On Wednesday, January 25th, Egyptian protestors marked the one-year anniversary of the uprising that toppled the Mubarak regime by marching to Tahrir Square to demand that the ruling military council immediately hand power to civilians.
The renewal of activist dissent is concurrent with Monday’s inaugural session of the first freely elected Parliament in six decades, which resulted in nearly half of the member seats being given to Islamists of the Muslim Brotherhood.
Now, Egyptians across the demographic spectrum fear that the Islamists will ultimately stifle the democratic movement, which continues to vehemently sweep Arab countries. The larger concern is that both the ultraconservative members of Parliament and army commanders will work jointly to obstruct any reforms that the revolution has fought for. These include grievances about negligible economic growth, grave human rights abuses and the enduring lack of political freedom.
The most urgent responsibility of the newly elected parliament is to act quickly in an effort to amend laws that restrict free speech, association and assembly and that give police (acting under the Supreme Council of the Armed Forces) far reaching power to violently restrain protestors. And while the SCAF’s chieftain, Field Marshal Mohamed Hussein Tantawi, partially lifted the 30-year State of Emergency on Tuesday (which bans public assembly and allows indefinite detention without charge, and prosecution in special courts that allow no appeal process — and subsequently rely on torture to obtain confessions), he said that Egypt would continue to apply the law in cases of “thuggery” (a term so vague and all-encompassing that it seems to almost necessitate that the military use brute force). Of course, this gesture should be considered alongside the fact that the last year has seen hundreds of peaceful protestors convicted by military tribunals on charges of “thuggery.” As such, the notion that the country’s dictatorship has ceased to function with the ousting of Mubarak is an idealized and highly problematic one, and revolutionaries realize this.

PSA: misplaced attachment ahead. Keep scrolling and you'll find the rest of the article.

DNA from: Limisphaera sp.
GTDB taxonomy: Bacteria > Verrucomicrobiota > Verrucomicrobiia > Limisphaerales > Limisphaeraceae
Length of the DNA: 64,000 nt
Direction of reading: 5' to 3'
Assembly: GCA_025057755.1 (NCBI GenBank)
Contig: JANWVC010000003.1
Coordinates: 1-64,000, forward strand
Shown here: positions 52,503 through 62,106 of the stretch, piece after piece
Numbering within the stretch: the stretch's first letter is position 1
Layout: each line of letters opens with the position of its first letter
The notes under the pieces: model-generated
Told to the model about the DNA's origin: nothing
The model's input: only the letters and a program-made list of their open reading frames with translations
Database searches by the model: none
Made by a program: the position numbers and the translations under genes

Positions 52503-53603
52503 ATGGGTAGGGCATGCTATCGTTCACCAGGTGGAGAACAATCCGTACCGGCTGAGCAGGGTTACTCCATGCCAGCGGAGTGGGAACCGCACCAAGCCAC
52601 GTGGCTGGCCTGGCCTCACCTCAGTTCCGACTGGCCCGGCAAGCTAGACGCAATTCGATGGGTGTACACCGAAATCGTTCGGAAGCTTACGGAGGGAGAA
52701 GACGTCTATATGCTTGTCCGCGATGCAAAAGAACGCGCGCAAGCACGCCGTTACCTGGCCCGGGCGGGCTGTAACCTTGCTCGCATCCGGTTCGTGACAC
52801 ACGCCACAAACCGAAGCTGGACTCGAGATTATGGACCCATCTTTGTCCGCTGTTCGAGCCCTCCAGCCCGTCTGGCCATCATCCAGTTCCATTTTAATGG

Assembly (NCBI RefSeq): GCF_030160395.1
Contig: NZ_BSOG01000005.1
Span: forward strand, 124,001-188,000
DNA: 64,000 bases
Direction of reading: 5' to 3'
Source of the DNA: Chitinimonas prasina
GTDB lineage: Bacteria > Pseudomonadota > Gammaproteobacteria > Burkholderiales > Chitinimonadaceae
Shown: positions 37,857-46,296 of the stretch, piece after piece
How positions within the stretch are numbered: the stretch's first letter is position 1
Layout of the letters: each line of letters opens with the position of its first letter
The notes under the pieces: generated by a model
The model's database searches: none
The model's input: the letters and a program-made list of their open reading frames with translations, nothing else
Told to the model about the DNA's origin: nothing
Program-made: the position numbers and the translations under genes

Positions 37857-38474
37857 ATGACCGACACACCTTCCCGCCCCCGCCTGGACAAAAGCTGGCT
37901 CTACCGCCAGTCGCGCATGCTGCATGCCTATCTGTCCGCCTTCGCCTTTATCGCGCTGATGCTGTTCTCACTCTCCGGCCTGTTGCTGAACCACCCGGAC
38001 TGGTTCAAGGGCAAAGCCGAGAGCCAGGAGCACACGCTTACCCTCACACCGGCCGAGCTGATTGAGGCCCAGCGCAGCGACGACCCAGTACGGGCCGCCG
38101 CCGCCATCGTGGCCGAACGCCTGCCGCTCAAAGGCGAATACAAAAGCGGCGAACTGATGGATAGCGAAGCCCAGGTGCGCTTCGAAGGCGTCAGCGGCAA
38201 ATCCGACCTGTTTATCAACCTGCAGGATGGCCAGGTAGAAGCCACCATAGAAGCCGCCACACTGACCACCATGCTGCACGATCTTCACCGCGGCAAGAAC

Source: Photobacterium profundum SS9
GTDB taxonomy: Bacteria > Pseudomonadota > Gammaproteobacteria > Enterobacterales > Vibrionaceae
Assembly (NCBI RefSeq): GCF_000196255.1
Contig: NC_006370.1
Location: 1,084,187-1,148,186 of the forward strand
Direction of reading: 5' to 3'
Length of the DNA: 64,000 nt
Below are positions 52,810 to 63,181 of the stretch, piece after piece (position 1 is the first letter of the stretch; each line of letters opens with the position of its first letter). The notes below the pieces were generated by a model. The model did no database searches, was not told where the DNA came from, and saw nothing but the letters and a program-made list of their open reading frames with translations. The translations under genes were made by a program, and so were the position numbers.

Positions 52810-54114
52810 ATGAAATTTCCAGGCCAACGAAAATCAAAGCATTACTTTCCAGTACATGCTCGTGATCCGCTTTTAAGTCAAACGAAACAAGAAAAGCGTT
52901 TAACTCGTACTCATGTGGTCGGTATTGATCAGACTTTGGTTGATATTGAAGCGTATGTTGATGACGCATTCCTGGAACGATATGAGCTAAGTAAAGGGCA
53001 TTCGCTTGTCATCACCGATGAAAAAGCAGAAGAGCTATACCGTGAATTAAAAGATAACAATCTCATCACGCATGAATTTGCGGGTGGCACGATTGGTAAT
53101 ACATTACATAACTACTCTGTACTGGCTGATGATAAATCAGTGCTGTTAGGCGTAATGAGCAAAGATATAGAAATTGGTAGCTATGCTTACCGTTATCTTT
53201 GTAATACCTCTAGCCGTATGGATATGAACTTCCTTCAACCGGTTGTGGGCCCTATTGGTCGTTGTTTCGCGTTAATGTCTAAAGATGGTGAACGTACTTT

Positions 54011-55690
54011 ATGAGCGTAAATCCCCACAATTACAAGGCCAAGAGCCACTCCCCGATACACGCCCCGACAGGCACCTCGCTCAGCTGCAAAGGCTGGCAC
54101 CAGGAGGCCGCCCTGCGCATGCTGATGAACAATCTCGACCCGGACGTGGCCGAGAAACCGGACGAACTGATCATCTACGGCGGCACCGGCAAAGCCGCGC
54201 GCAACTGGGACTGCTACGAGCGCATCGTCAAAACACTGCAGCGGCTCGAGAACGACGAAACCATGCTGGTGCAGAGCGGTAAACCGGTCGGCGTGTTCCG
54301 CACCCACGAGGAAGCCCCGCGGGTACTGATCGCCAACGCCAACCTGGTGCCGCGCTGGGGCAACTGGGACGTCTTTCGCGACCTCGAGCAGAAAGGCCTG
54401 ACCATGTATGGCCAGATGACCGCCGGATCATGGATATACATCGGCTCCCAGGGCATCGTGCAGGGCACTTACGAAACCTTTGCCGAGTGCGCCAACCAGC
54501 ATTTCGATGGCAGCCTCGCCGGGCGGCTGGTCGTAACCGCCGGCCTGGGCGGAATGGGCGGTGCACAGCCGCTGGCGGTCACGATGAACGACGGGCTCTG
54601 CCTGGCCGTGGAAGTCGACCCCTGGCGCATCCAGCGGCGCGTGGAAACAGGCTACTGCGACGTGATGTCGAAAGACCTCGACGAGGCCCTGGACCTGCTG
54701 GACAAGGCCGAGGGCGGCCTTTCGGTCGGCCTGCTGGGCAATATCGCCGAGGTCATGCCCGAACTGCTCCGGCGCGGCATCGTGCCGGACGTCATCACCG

The fortitude of Egypt’s demonstrative campaign also seems to parallel the Occupy Wall Street movement, whose protestors — drawing inspiration from the Arab Spring —continue to rally against American economic inequality all across the United States. The difference, however, is the unabashed oppression inflicted upon Egyptian activists by members of the military council. For all the liberty and prosperity young and old Egyptians alike have crusaded for, the move towards true, citizen-inspired democracy in Egypt seems a long way off, whereas there might be glimmers of hope for a reformed American economy.
Moreover, the unwavering revolution can provide lessons for the legion of youth activists and voters who have some stake in both the GOP primaries and the imminent general election. To be a young individual in the United States right now means something similar to being a young individual in Egypt — there is a tangible sense of the need for political efficacy, the consequential reasoning that the votes we cast and protests we participate in have meaningful ramifications for our futures.
Nevertheless, in Egypt, the opportunity remains for new members of Parliament to terminate the long-standing rule by military fiat and transition Egypt into its legitimate democratic infancy. However, facing continuing abuse from security forces makes this an onerous task — but in a reversal of roles, perhaps Egyptian revolutionaries can now look to Occupiers and American youth for inspiration in affecting change. Likewise, perhaps we can look to Egyptian revolutionaries for a sense of unfaltering resolve.
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